There are many trails either in Bellingham or within twenty minutes away that are great places to return to again and again. River Bend Farm in Uxbridge has free parking; restrooms are available in the Visitors Center daily, from 10 am to 4 pm. Fishing is permitted, there’s easy canoe and kayak access into the canal beside the Visitors Center, and the tow path along the canal is flat. Continue reading

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A Visit To Hopedale Parklands

By Marjorie Turner Hollman (courtesy of Bellingham Bulletin)

Hopedale Parklands, or “The Parklands,” as it’s locally known, is located at 162 Dutcher Street in Hopedale, and offers nearly four miles of walking trails on 273 acres, which surround Hopedale Pond. The broad open pathways give one the sense of walking on the carriage trails of Acadia National Park, which was being formed around the same time as “The Parklands,” at the turn of the last century. But rather than requiring a six-hour drive to Maine, it’s an easy trip on Route 140 to nearby Hopedale to reach this lovely outdoor space.

The Parklands has three entrances. The main entrance, where the town swimming beach is located, is on Freedom Street, easily accessed directly from Route 140. (Directions are included at the end of the article.) Continue reading

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Take A Chilly Walk On The Milford Bike Path

Upper Charles Bike trail Milford MA

 

By Marjorie Turner Hollman (courtesy of Bellingham Bulletin)

The Upper Charles River bike path originates in downtown Milford. Close to three miles at present, the paved trail is part of a planned non-motorized system that will eventually stretch from Milford to Framingham. Construction on the section connecting the trail to the headwater of the Charles, Echo Lake, in Hopkinton, has been completed, with parking north of 495 on Rt. 85 just over the line in Hopkinton. Continue reading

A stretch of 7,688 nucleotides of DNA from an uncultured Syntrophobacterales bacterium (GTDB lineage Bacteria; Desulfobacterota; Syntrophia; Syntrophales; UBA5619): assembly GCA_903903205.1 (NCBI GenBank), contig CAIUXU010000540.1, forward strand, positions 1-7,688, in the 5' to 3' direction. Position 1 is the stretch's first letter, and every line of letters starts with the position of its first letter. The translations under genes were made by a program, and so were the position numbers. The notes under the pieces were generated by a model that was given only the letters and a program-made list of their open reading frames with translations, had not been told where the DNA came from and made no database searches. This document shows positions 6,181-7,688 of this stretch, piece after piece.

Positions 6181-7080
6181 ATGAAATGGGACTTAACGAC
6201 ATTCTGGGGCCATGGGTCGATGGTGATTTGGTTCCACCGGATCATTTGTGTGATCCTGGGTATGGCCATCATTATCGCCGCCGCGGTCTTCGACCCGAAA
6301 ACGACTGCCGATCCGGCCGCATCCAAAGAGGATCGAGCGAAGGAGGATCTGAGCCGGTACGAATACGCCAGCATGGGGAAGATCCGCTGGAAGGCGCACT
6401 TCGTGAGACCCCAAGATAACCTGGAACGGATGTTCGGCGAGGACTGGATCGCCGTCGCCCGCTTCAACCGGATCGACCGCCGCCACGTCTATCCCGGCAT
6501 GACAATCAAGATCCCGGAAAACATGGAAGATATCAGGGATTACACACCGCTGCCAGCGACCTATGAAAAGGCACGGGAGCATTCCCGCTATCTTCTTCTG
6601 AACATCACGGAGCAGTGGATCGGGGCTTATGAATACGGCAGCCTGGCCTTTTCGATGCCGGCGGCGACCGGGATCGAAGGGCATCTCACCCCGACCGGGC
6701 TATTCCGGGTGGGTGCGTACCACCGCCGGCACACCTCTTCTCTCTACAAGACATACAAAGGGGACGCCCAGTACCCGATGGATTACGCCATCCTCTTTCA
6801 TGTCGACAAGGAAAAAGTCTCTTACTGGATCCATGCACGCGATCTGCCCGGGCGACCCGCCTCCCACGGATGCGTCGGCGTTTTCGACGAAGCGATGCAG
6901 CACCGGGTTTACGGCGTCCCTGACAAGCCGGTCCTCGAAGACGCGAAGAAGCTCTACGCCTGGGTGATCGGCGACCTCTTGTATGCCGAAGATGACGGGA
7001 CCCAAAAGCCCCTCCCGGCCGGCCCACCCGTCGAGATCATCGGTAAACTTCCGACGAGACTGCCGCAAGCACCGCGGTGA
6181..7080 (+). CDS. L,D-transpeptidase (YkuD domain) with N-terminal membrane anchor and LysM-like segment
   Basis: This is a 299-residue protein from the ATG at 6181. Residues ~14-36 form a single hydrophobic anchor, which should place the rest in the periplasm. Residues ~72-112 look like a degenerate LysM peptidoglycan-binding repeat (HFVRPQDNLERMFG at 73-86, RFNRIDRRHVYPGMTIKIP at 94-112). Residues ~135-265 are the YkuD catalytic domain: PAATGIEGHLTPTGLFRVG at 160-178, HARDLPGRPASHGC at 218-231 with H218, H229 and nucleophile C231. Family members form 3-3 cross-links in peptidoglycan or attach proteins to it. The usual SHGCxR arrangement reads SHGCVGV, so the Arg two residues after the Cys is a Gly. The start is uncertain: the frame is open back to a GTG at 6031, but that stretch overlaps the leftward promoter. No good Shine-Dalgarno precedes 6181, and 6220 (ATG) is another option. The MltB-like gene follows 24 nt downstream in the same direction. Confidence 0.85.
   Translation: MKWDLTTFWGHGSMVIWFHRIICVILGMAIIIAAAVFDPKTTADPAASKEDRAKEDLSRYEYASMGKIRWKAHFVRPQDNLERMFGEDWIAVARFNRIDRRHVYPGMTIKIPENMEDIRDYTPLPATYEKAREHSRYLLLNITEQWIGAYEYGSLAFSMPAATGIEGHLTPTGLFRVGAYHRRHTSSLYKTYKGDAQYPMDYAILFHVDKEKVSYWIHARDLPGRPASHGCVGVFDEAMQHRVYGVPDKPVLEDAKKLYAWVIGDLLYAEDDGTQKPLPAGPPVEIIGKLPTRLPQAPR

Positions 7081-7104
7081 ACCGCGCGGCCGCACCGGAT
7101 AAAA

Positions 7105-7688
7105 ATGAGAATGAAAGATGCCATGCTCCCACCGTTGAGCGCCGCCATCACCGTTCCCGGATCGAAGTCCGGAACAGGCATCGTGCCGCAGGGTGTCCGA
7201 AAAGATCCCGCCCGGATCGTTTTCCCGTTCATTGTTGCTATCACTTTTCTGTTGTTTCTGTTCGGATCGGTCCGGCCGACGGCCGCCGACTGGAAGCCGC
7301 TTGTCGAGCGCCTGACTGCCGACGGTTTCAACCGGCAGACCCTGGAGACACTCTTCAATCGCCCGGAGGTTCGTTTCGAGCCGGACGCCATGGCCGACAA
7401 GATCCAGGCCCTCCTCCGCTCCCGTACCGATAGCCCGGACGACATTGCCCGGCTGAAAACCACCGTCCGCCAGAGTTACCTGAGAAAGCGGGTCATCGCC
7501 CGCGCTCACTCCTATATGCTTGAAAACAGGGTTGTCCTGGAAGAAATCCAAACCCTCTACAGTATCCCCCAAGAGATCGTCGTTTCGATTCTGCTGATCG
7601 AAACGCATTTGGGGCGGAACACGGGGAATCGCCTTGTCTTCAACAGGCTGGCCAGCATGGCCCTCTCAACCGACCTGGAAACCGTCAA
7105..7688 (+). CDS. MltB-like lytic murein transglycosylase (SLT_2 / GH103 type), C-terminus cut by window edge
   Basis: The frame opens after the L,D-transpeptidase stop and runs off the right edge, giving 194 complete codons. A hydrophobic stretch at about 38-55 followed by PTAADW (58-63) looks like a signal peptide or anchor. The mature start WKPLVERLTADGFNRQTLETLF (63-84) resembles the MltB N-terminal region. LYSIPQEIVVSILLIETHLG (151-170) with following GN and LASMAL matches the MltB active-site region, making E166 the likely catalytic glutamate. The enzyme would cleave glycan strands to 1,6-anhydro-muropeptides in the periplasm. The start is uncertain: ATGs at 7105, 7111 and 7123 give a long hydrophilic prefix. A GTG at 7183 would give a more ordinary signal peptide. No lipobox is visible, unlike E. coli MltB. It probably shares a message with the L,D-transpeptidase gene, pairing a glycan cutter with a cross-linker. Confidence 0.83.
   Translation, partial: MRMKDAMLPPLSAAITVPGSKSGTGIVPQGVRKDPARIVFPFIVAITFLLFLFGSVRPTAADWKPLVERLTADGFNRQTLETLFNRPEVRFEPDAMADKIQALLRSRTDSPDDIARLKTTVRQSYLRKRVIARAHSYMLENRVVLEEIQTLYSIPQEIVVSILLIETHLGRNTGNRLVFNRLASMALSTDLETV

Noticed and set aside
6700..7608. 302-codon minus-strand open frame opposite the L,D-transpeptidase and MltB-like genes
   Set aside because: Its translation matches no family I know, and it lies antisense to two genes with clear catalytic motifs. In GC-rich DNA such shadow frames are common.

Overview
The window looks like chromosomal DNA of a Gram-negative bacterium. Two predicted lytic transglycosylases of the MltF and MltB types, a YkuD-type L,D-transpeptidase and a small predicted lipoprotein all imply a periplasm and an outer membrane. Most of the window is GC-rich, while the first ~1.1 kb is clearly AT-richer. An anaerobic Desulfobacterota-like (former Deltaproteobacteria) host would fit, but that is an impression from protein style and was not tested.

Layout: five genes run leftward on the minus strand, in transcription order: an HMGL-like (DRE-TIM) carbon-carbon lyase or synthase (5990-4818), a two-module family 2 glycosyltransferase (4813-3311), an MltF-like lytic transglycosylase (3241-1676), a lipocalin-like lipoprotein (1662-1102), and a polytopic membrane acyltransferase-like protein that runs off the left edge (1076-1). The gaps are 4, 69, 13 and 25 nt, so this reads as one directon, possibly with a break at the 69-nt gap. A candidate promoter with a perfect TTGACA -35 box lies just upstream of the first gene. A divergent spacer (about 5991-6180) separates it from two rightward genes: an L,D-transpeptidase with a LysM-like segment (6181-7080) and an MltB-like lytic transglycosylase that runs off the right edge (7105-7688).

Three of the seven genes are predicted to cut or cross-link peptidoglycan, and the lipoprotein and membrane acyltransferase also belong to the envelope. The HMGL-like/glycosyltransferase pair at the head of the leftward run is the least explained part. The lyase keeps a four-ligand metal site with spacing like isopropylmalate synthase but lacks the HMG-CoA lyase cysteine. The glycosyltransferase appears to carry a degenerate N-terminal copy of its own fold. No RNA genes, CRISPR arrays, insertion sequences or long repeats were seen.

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A Winter Walk Along The Blackstone River Bikeway

Check out my new book, Easy Walks in Massachusetts: Bellingham, Blackstone, Franklin, Hopedale, Medway, Milford, Millis, Uxbridge, Wrentham, and Woonsocket, RI. A book of 30 walking trails in 10 towns; includes directions, trail conditions, length of trails and more. “Like” us on Facebook at “Easy Walks in Massachusetts” for updates about new trails and all things outdoors.  https://www.createspace.com/4333275?ref=1147694&utm_id=6026

By Marjorie Turner Hollman  (courtesy of Bellingham Bulletin)

Winter weather should be no barrier to enjoying the outside; the right clothing (lots of layers, well-fitted boots, extra changes of clothes) and caution about icy conditions will take you a long way toward having a good time regardless of the weather.

We ventured out recently on a sunny, albeit brisk winter afternoon to visit the Blackstone River Bikeway, which presently reaches from Woonsocket to Valley Falls, RI. The fourteen miles of bike trail along the Blackstone River are almost completely uninterrupted by road crossings.The Bikeway, part of the Blackstone River Valley National Heritage Corridor, ties in to River’s Edge Recreation Complex in Woonsocket, with parking adjacent to the Hamlet Street Bridge. Continue reading

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A Visit To Joe’s Rock & Birchwold Farms

Reprinted courtesy of the Bellingham Bulletin

(note: This was written as one in a series of articles, under the title “Naturally New England” in the Bellingham (MA) Bulletin. So many people have searched for “Where’s Joe’s Rock?” and found this article that I finally realized there was a hunger for this kind of information. Several years later, people still find my website looking for “Where’s Joe’s Rock?” )

View from top of Joe's Rock

View from top of Joe’s Rock

Southern New England is not known for its spectacular views, but there are a few special places in this area that provide nice overlooks, and Joe’s Rock in Wrentham, MA is one of them. Four hundred ninety feet in elevation, Joe’s Rock provides an unrestricted sightline northeast toward Boston and southwest over the Rhode Island countryside. Directly below Joe’s Rock lies a small pond. On a recent visit we saw in the water over thirty ring-necked ducks and a lone bufflehead. A flock of wild turkeys scurried through the woods. A nearby wetland sheltered countless wood frogs that filled the air with their duck-like calls. Continue reading